The Canadian Imperial Bank of Commerce CIBC (CM.T) – a $48 billion company with 11 million clients and 40,000 employees – just released a statement declaring that other cannabis industry analysts are lying or deluded about how much weed it is going to sell in the next two years.
“Sales estimates for the legal cannabis industry over the next two years are ‘far too aggressive’ and could lead to significant stock declines, according to CIBC analysts,” reported Bloomberg News on September 24, 2019.
“CIBC published a note to clients on Tuesday stating that consensus estimates for revenue and adjusted earnings from other cannabis analysts are ‘unachievable’,”, continued Bloomberg.
Bloomberg provided a free bonus insight for any investor who might’ve just snapped out of a coma: “Cannabis companies have seen a significant decline in stock valuations over the past year.”
CIBC predicts that cannabis producers will sell about $2.2 billion worth of weed in 2020, rising to $3.3 billion in 2021.
The “consensus revenue estimates” are much higher at $6.5 billion for 2020 and $7.5 billion in 2021.
CIBC admitted that “consensus estimates include international revenues, whereas our estimates do not.”
That’s like saying, “Although other people think you are 6’ 2”, we estimate your height at 5’ 3” – although our policy is to stop measuring at the nipples.
My volatile ginger-haired son has a charismatic girlfriend he regularly falls in-and-out of love with.
So it is with CIBC and the marijuana business.
On June 1, 2018 CIBC helped underwrite a $60-million private placement for Canopy Rivers (RIV.T) an investment-arm subsidiary of Canopy Growth (WEED.T).
“It’s the first time CIBC investment bankers have been directly involved with cannabis financing,” stated The Financial Post, “The deal will make CIBC the second of the Big Five banks to help underwrite companies in the marijuana sector. “
At the end of its first day of trading, RIV was worth $1.6 billion. It’s now worth $344 million.
On January 2, 2019 CIBC, along with the Bank of Montreal (BMO.T) decided to lend $80-million to cannabis company PharmHouse – a J.V part-owned by Canopy Rivers.
“The bank loan is one of the largest provided to a private company in the cannabis industry by top-tier banks,” stated The Financial Post.
The $80 million was used to fund PharmHouse’s 1.3-million-square-foot, all-glass greenhouse facility in Leamington, Ontario, expected to produce “a significant amount of cannabis within the Canopy Rivers ecosystem.”
On May 9, 2019 RIV announced that PharmHouse will provide Canopy Growth with a minimum of 25,000 kg of cannabis per year and a maximum of 45,000 kg.
Announcing an off-take agreement before you have a license to grow, is like booking a honeymoon before your 1st date.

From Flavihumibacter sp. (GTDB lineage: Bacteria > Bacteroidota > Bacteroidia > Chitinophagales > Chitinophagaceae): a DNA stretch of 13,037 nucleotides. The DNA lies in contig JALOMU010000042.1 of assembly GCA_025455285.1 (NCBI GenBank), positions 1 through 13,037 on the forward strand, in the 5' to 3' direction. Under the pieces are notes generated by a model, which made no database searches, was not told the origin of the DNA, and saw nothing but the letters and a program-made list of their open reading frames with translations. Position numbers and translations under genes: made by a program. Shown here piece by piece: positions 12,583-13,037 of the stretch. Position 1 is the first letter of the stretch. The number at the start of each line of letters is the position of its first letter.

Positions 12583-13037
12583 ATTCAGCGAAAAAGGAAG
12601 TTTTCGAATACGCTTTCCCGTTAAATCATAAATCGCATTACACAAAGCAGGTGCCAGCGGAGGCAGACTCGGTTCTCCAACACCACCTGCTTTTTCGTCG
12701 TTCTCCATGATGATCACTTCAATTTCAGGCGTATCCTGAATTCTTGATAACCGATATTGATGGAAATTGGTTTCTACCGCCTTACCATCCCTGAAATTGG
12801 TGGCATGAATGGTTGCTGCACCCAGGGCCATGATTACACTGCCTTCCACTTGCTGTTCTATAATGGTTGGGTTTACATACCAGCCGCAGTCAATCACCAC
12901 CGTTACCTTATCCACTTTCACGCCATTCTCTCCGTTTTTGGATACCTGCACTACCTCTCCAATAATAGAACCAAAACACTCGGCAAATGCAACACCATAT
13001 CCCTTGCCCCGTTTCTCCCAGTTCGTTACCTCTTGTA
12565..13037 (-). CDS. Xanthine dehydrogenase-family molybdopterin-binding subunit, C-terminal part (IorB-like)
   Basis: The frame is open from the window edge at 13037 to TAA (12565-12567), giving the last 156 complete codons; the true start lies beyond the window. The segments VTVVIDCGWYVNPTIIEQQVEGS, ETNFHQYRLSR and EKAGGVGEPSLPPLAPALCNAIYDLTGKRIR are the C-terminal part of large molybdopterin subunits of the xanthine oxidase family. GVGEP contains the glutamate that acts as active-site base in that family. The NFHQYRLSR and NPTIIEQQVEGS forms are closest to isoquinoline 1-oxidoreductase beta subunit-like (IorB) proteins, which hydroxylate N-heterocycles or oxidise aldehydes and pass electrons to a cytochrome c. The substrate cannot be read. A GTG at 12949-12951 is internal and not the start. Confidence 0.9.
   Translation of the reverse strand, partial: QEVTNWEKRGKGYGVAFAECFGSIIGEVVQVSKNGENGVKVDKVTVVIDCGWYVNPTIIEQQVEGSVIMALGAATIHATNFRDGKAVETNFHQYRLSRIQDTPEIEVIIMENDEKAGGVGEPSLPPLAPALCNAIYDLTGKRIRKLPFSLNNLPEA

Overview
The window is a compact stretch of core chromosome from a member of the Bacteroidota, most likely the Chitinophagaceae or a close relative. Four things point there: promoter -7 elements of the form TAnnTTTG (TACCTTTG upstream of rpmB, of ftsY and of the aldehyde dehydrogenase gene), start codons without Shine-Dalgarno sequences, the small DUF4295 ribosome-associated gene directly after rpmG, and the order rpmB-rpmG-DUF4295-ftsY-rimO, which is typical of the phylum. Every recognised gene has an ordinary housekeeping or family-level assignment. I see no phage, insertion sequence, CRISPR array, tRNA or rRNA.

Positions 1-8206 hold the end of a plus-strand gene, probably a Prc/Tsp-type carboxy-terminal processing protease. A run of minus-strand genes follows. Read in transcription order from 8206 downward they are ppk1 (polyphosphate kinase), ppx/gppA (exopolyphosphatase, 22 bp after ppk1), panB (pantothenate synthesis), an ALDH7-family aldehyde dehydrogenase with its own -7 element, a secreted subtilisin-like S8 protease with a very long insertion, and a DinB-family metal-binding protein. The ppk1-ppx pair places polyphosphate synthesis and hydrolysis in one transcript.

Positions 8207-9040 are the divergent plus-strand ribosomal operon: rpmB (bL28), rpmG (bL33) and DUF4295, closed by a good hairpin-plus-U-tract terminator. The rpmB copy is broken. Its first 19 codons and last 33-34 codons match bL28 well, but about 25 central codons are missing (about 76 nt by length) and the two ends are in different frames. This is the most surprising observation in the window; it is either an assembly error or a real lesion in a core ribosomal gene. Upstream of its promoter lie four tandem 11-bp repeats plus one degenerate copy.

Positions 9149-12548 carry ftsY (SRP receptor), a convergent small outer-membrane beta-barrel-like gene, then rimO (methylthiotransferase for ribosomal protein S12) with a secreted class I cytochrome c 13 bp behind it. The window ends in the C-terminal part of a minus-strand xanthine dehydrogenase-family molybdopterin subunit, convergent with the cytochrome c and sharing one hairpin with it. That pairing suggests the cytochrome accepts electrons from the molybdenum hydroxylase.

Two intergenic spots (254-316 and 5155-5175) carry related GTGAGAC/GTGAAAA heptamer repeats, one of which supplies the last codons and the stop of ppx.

You get an “A” for optimism and a “F” for reality-based thinking.
Two months later, CIBC breathed a sigh of relief when PharmHouse received approval from Health Canada to grow cannabis, starting with 190,000 sq. ft. with plans to ramp to max-capacity 1.3 million sq. ft.
CIBC released a 83-page report titled: “Cannabis: The Beginning Of A Global Seismic Shift”.
“Dozens of small/medium-sized firms will likely earn moderate revenues and earnings,” stated CIBC, “But our view is that only a handful will come to dominate the global market.”
You came up with this all on your own?
We entered the CIBC war room expecting to find informed opinion wrapped in a Gucci suit – instead we discover some dude with a neck-beard drooling into a Styrofoam cup.
Every mature retail sector on the planet features “medium sized firms that earn moderate revenues” and “a handful of dominant companies.”
In the same report, CIBC opined that “Canopy and Cronos (CRON.T) are likely to be two of those winners”, while warning that “Aphria is a manufacturing and automation expert” that may have problems with “capital allocation” and “corporate governance”.
CIBC gave Aphria a “Neutral Rating” with a $10 target (it’s now trading at $7.62).
CIBC initiated coverage of Canopy Growth with an “Outperformer Rating” and $65 price target.
CIBC also initiated coverage of Cronos Group, with an “Outperformer Rating” and $22 price target.
As the above charts demonstrate, CIBC’s price targets for WEED and CRON were accurate in the short term.
Long term – not so much.
“It wasn’t difficult for us to convince the big banks that we have something great going at PharmHouse,” stated brilliant orator Bruce Linton, then Chairman and CEO of Canopy Rivers, “We knew the guys from CIBC.”
“Mr. Linton can probably lay claim to the title of “most famous cannabis CEO”, and this does in fact matter,” stated CIBC in the report, “We consider his vision, execution skills, and ability to act as an ambassador for the industry to have considerable value.”
Since the CIBC report, Mr. Linton has been fired.
Cannabis companies “without strong enough balance sheets to get through what could be an elongated sales ramp, or without a differentiated strategy, could see operations halted,” stated CIBC in its banker-speak summary.
Translation: “if your company is broke and has no good products, it might fail.”
Good to know.
In Q3, 2019, CIBC earned $1.39 billion, compared to $1.37 billion in Q3, 2018. Provisions for credit losses grew by $50 million (21%, year-over-year), signalling that management believes defaults will go up.
If you’d purchase CIBC stock in early 2008, you’d be close to break-even right now.
That may not sound like a big win.
But it’s much better than CIBC has done on its cannabis investments so far.
– Lukas Kane